21 Jan 2019   |   Network update from University of Luxembourg
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University of Luxembourg partners with EIT Health


Through the Luxembourg Centre for Systems Biomedicine (LCSB), the University of Luxembourg has become a partner in the health research area of the European Institute of Innovation & Technology (EIT Health). 

“This is an important step, both for the University and for the Grand Duchy,” says Prof. Dr. Stéphane Pallage, President of the University of Luxembourg: “It gives the country access to a network of Europe’s leading companies and academic institutions who are working on novel solutions for health preservation and on approaches to diagnosis and therapy in an aging society.” Prof. Rejko Krüger, Head of the Clinical & Experimental Neuroscience Group at LCSB and spearhead of the EIT membership, also sees great opportunities: “We now have the chance to develop the results of our research towards patients far more efficiently than before.” EIT is a public-private partnership, funded jointly by the private and public sector and primarily by the European Commission.

LCSB has already been involved in an EIT Health project for some time now, as Rejko Krüger relates: “With our know-how in Parkinson’s research we are doing the groundwork, so to speak, for the technology company Phillips and the start-up company Portabilis in the development of a combined sensor. With this combined sensor, it should be possible to recognise an acute risk of falling in Parkinson’s patients with early enough warning to prevent injury and at the same time call for help. In this project, both we and the companies recognised how important it would be for us to contribute in a bigger way to the EIT network and for Luxembourg to become a regular member. So we submitted the application to this effect in 2017.” It was accepted at the end of 2018: Luxembourg is now the third member country in the EIT Belgium/Netherlands region. Thus, EIT BeNe has become EIT BeNeLux.

Krüger describes the benefits of membership in the EIT Network using the example of developing the sensor for Parkinson’s patients: “Phillips had already established a system that can automatically detect when a person with a Parkinson’s-related or other walking disorder falls, and can then call for help. But by then it could be too late, and the person could have already suffered life-threatening injuries. So the question was: how could advancements be made in terms of prevention. That brought Phillips and Portabilis to us.”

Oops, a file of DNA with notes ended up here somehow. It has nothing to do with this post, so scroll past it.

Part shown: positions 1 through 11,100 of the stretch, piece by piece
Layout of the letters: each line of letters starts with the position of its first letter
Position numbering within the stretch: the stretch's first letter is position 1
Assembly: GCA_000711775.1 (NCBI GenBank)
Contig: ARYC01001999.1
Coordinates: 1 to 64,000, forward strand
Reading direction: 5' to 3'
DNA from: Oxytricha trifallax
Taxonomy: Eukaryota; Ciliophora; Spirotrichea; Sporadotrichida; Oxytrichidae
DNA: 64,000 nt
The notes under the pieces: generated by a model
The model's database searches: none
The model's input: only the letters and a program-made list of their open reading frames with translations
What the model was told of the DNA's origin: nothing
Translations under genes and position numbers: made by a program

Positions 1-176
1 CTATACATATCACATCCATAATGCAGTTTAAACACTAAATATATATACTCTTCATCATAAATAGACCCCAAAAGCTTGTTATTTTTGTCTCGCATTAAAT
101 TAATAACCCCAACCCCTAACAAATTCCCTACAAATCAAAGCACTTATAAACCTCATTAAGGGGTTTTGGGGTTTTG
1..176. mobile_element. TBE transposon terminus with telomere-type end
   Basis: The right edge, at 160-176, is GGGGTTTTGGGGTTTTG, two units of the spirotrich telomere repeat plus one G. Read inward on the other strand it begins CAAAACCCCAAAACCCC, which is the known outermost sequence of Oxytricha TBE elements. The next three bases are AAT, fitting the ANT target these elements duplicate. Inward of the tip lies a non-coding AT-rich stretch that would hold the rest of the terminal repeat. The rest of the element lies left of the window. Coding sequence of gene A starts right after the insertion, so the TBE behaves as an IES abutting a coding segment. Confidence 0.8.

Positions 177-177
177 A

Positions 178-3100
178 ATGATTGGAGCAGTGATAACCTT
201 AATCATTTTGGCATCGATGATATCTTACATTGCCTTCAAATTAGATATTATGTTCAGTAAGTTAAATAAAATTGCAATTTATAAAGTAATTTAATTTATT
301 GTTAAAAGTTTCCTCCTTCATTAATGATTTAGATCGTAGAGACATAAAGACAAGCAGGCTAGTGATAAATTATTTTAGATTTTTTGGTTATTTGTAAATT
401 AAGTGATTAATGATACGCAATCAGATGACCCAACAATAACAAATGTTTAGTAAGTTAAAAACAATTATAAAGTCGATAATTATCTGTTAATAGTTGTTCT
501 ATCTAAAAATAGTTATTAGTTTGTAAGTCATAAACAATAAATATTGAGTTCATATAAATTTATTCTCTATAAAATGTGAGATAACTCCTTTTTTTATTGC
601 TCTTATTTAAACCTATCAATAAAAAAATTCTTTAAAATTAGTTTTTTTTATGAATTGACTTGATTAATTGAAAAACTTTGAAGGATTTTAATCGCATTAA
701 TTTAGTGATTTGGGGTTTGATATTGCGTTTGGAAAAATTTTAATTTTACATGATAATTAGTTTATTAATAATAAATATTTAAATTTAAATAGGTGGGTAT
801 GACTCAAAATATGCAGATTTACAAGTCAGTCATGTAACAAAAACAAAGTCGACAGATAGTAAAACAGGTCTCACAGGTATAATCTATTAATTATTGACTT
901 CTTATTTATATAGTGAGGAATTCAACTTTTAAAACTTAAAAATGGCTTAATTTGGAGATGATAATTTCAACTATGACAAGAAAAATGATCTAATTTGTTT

Why they opted for LCSB: In the scope of the Luxembourg Parkinson’s study (NCER-PD), LCSB and scientists of the Luxemburg Institute of Health, the Centre Hospitalier de Luxembourg, the Integrated Biobank of Luxembourg and the Laboratoire National de Santéare collecting data on the walking patterns of Parkinson’s patients. The patients wear shoes outfitted with special sensors. These sensors provide the scientists with a continuous stream of data about things such as stride length and tripping frequency. “Through this digital health approach, we want to identify patterns in the gait that are clear signs of an imminent fall,” says Krüger, who coordinates NCER-PD.

Combining the Phillips system with the NCER-PD approach should make it possible to prevent people from hurting themselves when they fall – for example by having special hip airbags inflate immediately before the fall. At the same time, the system is used to call for assistance. “As a regular partner in EIT Health, we can now submit project applications ourselves,” Krüger says. “That means we are not only contributing our expertise to existing projects, but can also create incentive and conduct targeted research into new approaches that are emerging the context of EIT.”

“EIT projects, in which ideas from various partners come together, will help us enormously to bring our basic research to the patient as a concrete benefit,” says Prof. Rudi Balling, Director of LCSB. “EIT Health offers a favourable environment for that: outstanding partners, truly good and proven infrastructures, and a financial endowment with which projects can be carried through to completion.”

This release was first published 11 January 2019 by the University of Luxemburg. 

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